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EA2110 - Introduction to Sedimentology

Credit points: 3
Year: 2011
Student Contribution Band: Band 4
Administered by: Sch of Earth & Environmental Sciences

This subject addresses the formation of sediments and sedimentary rocks and the processes involved in sedimentary transport, deposition and post- depositional changes. The subject takes a process and product approach and examines a wide variety of terrestrial and marine sedimentary environments, both modern and ancient. Students will be exposed to representative sediments and rocks from these depositional environments as well as a wide range of field and laboratory techniques for their analysis and interpretation. This subject provides and important foundation in Earth surface processes and the sedimentary rock record for all earth science and non-earth science students.

Learning Outcomes

  • acquire a basic knowledge and understanding of the origin of sediments, their characteristics and their cycling through geological systems;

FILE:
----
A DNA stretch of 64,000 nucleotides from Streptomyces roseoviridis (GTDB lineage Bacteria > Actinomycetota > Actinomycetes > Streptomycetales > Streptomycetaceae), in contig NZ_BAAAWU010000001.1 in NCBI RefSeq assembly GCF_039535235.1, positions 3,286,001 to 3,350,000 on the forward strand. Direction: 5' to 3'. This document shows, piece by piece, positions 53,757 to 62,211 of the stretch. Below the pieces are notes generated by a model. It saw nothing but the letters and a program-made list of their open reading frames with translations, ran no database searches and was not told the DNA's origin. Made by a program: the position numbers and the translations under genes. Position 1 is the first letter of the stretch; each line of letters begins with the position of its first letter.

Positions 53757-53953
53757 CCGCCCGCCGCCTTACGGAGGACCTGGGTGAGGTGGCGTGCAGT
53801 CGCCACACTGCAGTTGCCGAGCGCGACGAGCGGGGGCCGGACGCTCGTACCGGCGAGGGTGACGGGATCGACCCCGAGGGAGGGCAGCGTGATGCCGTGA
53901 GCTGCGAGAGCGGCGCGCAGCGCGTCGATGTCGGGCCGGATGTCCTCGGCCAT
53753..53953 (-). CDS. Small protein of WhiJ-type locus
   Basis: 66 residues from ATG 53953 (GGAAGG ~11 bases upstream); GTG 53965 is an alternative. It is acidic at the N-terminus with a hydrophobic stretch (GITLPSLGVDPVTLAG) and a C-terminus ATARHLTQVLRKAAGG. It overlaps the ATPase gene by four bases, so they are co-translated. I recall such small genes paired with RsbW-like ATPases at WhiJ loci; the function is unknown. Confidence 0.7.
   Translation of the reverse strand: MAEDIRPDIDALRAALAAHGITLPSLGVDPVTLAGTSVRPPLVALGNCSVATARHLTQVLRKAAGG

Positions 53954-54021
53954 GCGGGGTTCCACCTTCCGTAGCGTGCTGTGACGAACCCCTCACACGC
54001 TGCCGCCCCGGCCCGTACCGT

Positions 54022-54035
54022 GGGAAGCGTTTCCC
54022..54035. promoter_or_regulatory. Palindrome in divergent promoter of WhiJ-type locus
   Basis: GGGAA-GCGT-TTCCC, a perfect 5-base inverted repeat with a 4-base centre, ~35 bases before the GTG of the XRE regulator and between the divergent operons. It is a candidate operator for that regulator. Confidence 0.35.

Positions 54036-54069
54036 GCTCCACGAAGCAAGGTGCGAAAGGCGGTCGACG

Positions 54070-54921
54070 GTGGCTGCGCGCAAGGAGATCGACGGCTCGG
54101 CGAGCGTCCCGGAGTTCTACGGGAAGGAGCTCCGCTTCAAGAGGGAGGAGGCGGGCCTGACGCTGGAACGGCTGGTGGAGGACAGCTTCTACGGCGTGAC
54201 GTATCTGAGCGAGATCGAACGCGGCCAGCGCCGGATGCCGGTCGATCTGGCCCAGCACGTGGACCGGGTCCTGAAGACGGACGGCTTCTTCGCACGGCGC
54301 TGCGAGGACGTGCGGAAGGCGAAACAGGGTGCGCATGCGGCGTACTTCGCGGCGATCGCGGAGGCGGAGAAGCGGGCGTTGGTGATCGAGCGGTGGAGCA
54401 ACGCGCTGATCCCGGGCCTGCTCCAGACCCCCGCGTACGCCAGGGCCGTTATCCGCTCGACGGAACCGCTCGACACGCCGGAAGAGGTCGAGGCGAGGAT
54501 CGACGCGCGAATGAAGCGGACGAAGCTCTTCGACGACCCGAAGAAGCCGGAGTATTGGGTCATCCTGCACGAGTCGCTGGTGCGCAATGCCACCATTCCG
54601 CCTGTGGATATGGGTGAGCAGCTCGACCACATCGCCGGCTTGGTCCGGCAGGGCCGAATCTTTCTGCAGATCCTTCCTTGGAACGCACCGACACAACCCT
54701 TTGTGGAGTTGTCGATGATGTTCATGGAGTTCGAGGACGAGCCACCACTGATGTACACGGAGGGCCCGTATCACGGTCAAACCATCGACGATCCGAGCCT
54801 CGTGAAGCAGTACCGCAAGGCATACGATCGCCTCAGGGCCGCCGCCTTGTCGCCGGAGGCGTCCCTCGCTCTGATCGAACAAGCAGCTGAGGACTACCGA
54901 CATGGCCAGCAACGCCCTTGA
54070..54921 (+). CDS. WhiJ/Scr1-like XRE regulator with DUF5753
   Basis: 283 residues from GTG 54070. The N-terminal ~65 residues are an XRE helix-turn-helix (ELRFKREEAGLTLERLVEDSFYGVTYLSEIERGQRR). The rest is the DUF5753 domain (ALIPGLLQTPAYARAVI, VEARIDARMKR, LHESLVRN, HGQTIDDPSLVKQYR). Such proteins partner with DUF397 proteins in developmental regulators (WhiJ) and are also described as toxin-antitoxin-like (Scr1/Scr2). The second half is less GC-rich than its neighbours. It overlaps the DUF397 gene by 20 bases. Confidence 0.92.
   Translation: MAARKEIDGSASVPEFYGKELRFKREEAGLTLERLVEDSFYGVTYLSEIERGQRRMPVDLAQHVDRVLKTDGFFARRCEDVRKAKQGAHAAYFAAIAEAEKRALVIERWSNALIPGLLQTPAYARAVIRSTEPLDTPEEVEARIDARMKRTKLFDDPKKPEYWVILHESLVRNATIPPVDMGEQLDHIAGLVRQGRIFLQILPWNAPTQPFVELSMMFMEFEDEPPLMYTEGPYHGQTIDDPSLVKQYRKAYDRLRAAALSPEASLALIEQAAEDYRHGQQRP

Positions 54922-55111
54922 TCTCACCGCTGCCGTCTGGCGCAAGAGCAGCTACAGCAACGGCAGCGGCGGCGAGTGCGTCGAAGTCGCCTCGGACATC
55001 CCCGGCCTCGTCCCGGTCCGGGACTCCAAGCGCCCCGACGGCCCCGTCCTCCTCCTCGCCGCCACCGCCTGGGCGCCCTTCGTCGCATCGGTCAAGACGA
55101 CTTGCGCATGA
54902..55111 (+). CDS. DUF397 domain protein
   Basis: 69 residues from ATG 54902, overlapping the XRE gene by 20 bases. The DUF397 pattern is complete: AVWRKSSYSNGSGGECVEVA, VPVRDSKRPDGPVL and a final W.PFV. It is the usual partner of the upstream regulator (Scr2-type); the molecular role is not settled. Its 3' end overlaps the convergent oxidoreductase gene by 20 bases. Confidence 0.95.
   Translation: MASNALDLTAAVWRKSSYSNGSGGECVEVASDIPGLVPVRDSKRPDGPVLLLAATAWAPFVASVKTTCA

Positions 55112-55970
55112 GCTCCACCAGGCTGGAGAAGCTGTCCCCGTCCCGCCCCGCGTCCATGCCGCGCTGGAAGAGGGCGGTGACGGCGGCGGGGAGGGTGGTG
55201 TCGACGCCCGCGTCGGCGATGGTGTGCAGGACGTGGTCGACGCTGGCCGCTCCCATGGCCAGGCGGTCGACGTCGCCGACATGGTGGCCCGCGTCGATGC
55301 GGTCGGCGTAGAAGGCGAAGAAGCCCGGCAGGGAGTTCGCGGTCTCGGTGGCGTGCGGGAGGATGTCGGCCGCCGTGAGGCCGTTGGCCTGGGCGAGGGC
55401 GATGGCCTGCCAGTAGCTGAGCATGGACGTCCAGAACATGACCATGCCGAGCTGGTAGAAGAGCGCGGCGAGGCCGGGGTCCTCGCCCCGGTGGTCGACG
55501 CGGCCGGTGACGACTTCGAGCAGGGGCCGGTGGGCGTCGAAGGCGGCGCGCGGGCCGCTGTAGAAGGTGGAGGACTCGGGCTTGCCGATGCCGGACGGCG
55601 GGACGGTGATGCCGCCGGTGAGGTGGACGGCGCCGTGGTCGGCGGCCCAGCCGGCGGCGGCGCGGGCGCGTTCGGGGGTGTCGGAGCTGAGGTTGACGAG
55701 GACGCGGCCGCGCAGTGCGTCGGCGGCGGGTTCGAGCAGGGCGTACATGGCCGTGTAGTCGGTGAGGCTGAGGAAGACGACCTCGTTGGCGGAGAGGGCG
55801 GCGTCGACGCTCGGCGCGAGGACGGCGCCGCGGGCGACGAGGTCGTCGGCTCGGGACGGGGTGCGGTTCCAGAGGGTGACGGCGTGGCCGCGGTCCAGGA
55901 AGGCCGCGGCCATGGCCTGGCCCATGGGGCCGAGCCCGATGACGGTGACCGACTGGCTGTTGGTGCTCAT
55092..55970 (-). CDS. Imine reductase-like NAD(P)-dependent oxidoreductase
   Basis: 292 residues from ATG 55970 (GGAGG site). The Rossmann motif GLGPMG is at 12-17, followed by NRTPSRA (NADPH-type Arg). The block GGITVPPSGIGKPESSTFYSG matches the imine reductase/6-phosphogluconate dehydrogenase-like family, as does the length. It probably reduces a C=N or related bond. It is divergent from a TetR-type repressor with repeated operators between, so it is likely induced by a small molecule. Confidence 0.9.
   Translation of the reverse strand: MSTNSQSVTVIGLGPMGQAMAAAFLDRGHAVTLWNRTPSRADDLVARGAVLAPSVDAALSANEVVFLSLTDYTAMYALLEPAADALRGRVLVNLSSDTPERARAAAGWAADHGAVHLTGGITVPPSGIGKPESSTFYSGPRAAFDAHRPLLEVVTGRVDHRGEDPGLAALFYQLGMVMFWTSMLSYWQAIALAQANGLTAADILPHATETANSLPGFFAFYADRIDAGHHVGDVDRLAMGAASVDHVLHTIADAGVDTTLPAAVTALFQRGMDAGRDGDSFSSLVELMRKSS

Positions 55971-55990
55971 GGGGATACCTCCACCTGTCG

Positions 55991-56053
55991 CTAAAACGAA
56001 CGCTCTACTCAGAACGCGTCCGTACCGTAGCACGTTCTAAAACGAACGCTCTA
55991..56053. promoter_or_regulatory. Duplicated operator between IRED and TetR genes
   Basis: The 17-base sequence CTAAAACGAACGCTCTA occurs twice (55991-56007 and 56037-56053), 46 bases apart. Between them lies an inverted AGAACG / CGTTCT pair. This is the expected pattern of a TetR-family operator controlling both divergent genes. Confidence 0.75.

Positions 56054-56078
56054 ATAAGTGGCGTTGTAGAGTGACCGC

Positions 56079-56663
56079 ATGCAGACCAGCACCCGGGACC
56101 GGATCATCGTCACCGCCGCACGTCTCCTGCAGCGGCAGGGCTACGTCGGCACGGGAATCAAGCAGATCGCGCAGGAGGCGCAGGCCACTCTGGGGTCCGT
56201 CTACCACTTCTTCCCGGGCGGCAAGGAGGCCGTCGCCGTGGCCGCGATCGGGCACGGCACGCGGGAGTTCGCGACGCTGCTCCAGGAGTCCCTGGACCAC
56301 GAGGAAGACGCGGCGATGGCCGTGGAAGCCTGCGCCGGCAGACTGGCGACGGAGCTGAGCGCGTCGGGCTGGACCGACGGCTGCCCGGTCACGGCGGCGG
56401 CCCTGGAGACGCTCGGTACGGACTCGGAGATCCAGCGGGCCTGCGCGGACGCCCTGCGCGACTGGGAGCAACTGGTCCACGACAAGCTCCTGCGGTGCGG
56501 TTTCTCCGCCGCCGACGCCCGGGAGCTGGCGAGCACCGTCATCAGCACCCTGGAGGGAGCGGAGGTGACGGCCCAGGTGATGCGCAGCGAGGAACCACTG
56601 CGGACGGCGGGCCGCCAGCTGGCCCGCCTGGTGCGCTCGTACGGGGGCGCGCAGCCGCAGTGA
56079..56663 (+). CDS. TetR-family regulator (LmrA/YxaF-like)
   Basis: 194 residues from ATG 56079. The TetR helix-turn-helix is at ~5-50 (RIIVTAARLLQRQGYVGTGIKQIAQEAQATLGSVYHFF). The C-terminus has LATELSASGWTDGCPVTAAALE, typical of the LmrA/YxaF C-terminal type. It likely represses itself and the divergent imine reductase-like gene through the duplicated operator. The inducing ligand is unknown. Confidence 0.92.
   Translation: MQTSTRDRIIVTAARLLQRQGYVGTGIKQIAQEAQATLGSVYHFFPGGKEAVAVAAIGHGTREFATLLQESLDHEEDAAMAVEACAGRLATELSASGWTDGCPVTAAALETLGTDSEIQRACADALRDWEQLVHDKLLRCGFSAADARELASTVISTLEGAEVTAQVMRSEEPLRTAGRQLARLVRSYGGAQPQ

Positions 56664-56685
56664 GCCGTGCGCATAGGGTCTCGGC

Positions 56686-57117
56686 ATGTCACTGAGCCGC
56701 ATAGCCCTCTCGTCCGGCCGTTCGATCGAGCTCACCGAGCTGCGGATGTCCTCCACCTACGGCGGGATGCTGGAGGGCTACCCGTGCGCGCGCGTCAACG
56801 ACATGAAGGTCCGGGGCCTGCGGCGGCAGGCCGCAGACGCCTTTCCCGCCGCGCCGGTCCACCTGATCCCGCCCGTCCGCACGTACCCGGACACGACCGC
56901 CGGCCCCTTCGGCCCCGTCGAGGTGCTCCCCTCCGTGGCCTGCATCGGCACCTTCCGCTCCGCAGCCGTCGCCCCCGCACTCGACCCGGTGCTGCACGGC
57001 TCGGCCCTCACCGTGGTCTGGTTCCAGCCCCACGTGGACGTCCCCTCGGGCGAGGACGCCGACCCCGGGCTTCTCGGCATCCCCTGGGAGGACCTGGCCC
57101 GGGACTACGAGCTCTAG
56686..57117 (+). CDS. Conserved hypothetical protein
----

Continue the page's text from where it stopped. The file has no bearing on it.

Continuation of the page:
• create a process-oriented conceptual framework for interpretation of geologic features related to sedimentary geology;
  • learn the mechanisms of sediment erosion, transport, deposition and alteration in a broad variety of geological environments;
  • an extensive hands-on application of standard field and laboratory techniques used in the science of sedimentology and stratigraphy.

Graduate Qualities

  • The ability to think critically, to analyse and evaluate claims, evidence and arguments;
  • The ability to adapt knowledge to new situations;
  • The ability to define and to solve problems in at least one discipline area;
  • The ability to communicate effectively with a range of audiences;
  • The ability to lead, manage and contribute effectively to teams;
  • The ability to speak and write logically, clearly and creatively;
  • The ability to calculate, produce, interpret and communicate numerical information;
  • The ability to select and use appropriate IT tools;
  • The ability to access and employ online technologies effectively;
  • The ability to use and interpret different media;
  • A coherent and disciplined body of skills, knowledge, values and professional ethics in at least one discipline area;
  • A commitment to lifelong learning and intellectual development.
Prerequisites: EA1110 or EA1002


Townsville, Study Period 2, Internal
Census Date 25-Aug-2011
Coord/Lect: Professor Eric Roberts.
Workload expectations:
  • 26 hours lectures
  • 21 hours practicals
  • 16 hours fieldwork
Assessment: end of semester exam (50%); practicals & field reports (50%).

Note: Minor variations might occur due to the continuous Subject quality improvement process, and in case of minor variation(s) in assessment details, the Subject Outline represents the latest official information.